|Number of exhibits in municipal museums||2 177 372|
|Number of exhibits in departmental museums||484 091|
|Number of exhibits in non-state-owned museums||53 808|
Source: Lithuanian Museums Database
During 2018, Lithuanian museums were visited by 5 026 217 visitors. Compared to 2017 (4 152 393 visitors), the number of museums visitors increased by 21 per cent and compared to 2016 (3 981 126 visitors) by 26 per cent.
Table 9: Number of museums visitors in 2014–2018
|Number of museums visitors (in thousands)||3 757||3 896||3 981||4 152||5 026|
|Average number of visitors per museum (in thousands)||36.1||37.5||38.7||41.5||50.3|
The policy of museums in Lithuania are shaped and implemented by the Ministry of Culture, the Council of Museums and the Lithuanian Council for Culture. According to the Law on Museums, the Ministry of Culture outlines the strategy of the activity of national and state museums, prepares programmes for the implementation of the strategy and submits them to the Government or, at the Government’s discretion, to the Minister of Culture for approval; prepares drafts of legal acts regulating the activity of museums and submits them to the Government or the Minister of Culture for adoption; coordinates the activity of Lithuanian museums, their participation in cross-border museological programmes; checks how objects stored at museums are accounted for and protected; provides funds for the key programmes of museum activity, restoration and scientific research; appoints, through a public competition, and dismisses the directors of national and state museums whose owner’s rights and obligations are implemented by the Ministry of Culture; appoints, through a public competition, and dismisses the deputy directors – chief curators – of national and state museums whose owner’s rights and obligations are implemented by the Ministry of Culture; arranges the professional development of museum curators and restorers; at the order of the Minister of Culture compiles the list of paid services provided by museums within the competence of the Ministry of Culture. The Council of Museums acts as an expert and consultant on issues related to the formulation and implementation of museum policy.
The Lithuanian Council for Culture provides funding for projects of museums. In 2018, the Council allocated 1 321 167 EUR for 138 projects of museums.
In 2015, the Minister of Culture approved the Strategic Guidelines of Museum Development in 2015-2020. The document was drafted by a working group comprised of representatives of the Ministry of Culture, the Ministry of Education and Science, the Education Development Centre, the Faculty of Communication of Vilnius University and Lithuanian museums. The document includes five strategic orientations of museum development: 1) to develop contemporary museum exhibitionsshaping historic awareness, encouraging participation of the society in the cognitive process as well as representing national history and heritage; 2) to strengthen educational activities of museums based on engaging, inclusive, creative teaching and learning principles with the synergy with formal, non-formal and in- formal education programmes, life-long learning and meeting the needs and expectations of different groups of the society; 3) to pursue more efficient collecting, accounting, storing and promotion to the public of museum collections; 4) to enhance accessibility, quality and marketing competitiveness of the services rendered and products provided by museums; 5) to encourage and consistently pursue the building of skills and enhancement of qualification of the museum staff.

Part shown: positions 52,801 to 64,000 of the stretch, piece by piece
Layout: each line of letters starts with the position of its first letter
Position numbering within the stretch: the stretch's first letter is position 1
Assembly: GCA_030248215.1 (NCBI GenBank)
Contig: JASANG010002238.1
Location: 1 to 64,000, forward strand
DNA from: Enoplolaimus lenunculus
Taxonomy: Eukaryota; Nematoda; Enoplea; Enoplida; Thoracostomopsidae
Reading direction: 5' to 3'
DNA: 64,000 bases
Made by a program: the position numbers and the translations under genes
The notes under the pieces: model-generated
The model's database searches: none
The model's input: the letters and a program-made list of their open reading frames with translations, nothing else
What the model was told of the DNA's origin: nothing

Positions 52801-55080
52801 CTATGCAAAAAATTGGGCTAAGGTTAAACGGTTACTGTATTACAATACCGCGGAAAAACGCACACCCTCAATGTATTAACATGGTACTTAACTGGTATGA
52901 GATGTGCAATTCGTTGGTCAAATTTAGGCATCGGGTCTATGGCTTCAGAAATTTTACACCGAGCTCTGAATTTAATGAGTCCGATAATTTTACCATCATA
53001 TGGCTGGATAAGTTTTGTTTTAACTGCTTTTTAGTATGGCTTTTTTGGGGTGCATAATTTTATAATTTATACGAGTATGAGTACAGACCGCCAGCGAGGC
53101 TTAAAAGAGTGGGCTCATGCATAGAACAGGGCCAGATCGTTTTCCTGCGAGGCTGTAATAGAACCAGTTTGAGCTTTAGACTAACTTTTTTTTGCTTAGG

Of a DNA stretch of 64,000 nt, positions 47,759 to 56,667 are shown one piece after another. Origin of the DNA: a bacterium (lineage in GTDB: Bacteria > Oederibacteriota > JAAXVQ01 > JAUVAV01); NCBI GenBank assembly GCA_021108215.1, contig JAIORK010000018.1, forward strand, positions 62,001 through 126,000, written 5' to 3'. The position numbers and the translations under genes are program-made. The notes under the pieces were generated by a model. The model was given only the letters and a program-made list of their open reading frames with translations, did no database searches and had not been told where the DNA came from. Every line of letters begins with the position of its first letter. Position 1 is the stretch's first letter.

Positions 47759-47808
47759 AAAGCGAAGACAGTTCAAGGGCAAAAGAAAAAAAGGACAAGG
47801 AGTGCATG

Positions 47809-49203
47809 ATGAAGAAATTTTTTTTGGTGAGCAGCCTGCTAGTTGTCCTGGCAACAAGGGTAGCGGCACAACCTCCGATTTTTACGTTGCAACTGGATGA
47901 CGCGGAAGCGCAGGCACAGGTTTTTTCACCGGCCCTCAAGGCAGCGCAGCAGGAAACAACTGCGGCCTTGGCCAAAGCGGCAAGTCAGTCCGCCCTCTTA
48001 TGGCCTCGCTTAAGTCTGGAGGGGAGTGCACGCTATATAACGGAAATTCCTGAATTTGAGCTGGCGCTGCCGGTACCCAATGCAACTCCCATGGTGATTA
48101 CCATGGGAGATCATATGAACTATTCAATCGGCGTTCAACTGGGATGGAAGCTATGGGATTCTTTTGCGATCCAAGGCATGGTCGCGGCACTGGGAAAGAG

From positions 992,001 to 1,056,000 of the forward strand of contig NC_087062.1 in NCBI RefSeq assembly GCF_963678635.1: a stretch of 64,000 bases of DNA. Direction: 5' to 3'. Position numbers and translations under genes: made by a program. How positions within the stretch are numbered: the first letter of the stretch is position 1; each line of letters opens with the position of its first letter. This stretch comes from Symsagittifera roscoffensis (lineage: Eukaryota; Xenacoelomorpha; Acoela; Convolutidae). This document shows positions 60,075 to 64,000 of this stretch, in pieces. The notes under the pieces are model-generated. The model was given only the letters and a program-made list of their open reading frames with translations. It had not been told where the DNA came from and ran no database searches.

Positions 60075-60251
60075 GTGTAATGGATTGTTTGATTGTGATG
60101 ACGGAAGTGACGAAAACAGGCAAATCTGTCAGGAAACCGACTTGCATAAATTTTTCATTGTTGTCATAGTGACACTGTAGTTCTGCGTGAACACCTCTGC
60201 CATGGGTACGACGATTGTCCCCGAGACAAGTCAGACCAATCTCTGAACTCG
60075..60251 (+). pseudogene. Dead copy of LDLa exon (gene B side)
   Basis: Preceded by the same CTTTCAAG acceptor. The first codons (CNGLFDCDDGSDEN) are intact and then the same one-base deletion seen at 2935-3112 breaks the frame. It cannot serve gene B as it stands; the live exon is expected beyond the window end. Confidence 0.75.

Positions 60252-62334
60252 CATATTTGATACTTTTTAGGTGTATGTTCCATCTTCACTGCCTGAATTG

The Lithuanian Cultural Policy Strategy 2030 states that museums, libraries, archives, i.e. “memory institutions”, can actively contribute, through traditional and modern means of communication, to the development of citizens’ values and critical thinking, as well as to ensuring their meaningful leisure. Success factors of the activity of memory institutions are the quality of content and its communication. There are positive changes in the activity of Lithuanian museums during the last 3 years, as the number of museums visitors increased by 26 per cent. However, some of the museums’ expositions are still static, they do not reflect changes and actual issues of the society, do not encourage active cognition and therefore do not meet the quality requirements set for a modern museum. In addition, this part of the cultural sector faces a specific challenge by developing its audience, since it is this part of the population who says that the main reason for not attending museums is the lack of interest.